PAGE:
May 2024 Global Commodity Snapshot

Commodities: Global


OPEC Oil Output Increased 60,000 barrels per day (bpd) to average just under 27 million bpd (mbpd) during May, according to a Bloomberg survey.  Iraqi production increased slightly to 4.2 mbpd, failing to either adhere to itsOPEC agreed limit or making extra “compensation” cuts to make up for earlier overproduction.  At their latest meeting, OPEC+ agreed to maintain their 2.2 mbpd output cuts into next year but allowed the UAE to gradually add 0.3 mbpd between January and September in 2025.  The Saudis also held their voluntary additional cut of 1.0 mbpd through the same date.  Russia pledged to hold their crude oil and fuel export cuts by a combined 0.5 mbpd, and continued damage from Ukrainian attacks on refineries “helped” in that regard.  Total OPEC+ spare capacity production was about 6.65 mbpd and can largely be brought online within 30 days and sustained for at least 90 days.  It sat just above the five-year average.  Demand forecasts from OPEC’s analysts diverged from various private sources, predicting growth of 2.25 mbpd this year, while others see less than half that amount.  Meanwhile, output growth from the US, Canada, Guyana and Brazil are all underway as well as from newer exporters such as Niger and Senegal.  The handy graph right outlines the cuts by country and conditions.  Fighting in Gaza continued with Israel freeing four hostages that were held captive in by armed “civilians,” including three by a journalist who worked for Al-Jazeera (and other papers and the Hamas-run Gaza Labor Ministry).

US March Oil Production held at 13.1 mbpd despite operating oil rigs falling from 506 as of April 26th to 496 as of May 31st.  Per AAA, US average regular unleaded gasoline prices slipped back to $3.54 (-12¢) as of the end of the month.Traffic  Energy Information Administration (EIA) said that US oil output from top shale-producing regions will rise in June to its highest in six months, reaching 9.9 mbpd.  Air travel consumption has been increasing as the number of passengers passing through airport checkpoints reached an all-time high (see right).  In a blatantly political move, the Biden administration said it would release the 1 millionOfficial barrels of gasoline (about 3 hours of US daily gasoline consumption) from a Northeast reserve established after Superstorm Sandy in a bid to lower prices at the pump this summer.  The sale, from storage sites in New Jersey and Maine, will be allocated in increments of 100,000 barrels.  I guess the bet is that there will never be another hurricane or other major disruption event.  Finally, retirement dates for the country’s ageing fleet of coal-fired power plants are being pushed back as concerns over grid reliability and expectations of soaring electricity demand forced operators to keep capacity online.  The International Energy Agency estimated the AI application ChatGPT uses nearly 10 times as much electricity as Google Search (per the FT).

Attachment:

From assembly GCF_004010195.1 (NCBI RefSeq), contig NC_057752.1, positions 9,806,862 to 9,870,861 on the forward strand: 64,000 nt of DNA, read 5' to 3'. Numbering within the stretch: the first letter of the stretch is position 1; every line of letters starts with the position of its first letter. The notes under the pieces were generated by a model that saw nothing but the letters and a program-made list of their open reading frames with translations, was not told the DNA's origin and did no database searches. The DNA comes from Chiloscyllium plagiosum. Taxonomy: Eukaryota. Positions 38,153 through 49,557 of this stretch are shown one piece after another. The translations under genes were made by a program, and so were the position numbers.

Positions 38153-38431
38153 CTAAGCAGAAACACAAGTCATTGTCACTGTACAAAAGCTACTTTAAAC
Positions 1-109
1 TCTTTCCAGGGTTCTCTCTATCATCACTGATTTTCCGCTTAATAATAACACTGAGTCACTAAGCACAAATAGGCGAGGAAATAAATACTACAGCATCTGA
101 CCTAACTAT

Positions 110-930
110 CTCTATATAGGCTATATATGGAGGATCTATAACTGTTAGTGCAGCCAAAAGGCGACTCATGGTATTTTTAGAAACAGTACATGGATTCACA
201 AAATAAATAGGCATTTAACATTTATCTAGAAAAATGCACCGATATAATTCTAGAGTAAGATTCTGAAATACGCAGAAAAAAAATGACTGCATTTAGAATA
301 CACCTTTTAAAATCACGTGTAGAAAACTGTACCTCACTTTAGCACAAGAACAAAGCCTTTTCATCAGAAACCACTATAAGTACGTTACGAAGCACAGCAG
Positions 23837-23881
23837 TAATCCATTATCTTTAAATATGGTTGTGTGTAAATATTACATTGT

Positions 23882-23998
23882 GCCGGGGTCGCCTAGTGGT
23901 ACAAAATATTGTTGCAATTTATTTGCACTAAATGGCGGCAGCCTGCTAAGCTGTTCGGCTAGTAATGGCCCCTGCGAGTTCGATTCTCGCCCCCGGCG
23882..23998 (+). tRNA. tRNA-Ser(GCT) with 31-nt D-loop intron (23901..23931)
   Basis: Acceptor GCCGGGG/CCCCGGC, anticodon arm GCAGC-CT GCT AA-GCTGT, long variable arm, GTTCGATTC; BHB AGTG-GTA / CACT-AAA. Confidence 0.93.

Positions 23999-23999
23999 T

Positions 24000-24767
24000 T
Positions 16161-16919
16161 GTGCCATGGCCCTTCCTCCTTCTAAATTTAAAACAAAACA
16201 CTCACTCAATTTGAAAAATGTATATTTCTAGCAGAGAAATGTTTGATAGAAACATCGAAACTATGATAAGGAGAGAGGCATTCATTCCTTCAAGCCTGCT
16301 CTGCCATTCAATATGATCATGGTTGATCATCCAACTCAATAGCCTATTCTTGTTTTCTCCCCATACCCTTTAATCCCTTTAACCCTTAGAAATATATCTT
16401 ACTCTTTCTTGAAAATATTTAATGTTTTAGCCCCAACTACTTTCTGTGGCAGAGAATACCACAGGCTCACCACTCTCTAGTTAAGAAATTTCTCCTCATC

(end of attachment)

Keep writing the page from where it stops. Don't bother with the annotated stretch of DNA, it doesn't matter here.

Official World Gold Reserves reached 1,170 million fine troy ounces, the most since the 1970s.  Over the last 13 years, world central banks’ gold holdings are up roughly 21%.  Global gold reserves are now even higher than just before President Nixon broke the US Dollar’s link to gold in 1971.  In 2022 and 2023 alone, world central banks bought 1081 and 1037 tonnes of gold, respectively.  Per an official at the IMF, purchases were concentrated in the “China bloc” countries (China and Russia were cited but not others), which have increased gold holdings from about 1% of foreign exchange reserves to about 7% over the last fifteen years.  In comparison, “US bloc” countries have been pretty steady at around 20% of currency reserves.  However, in a surprise move, China’s central bank didn’t purchase any gold in May, ending a buying spree that ran for 18 months and helped push the metal to record prices.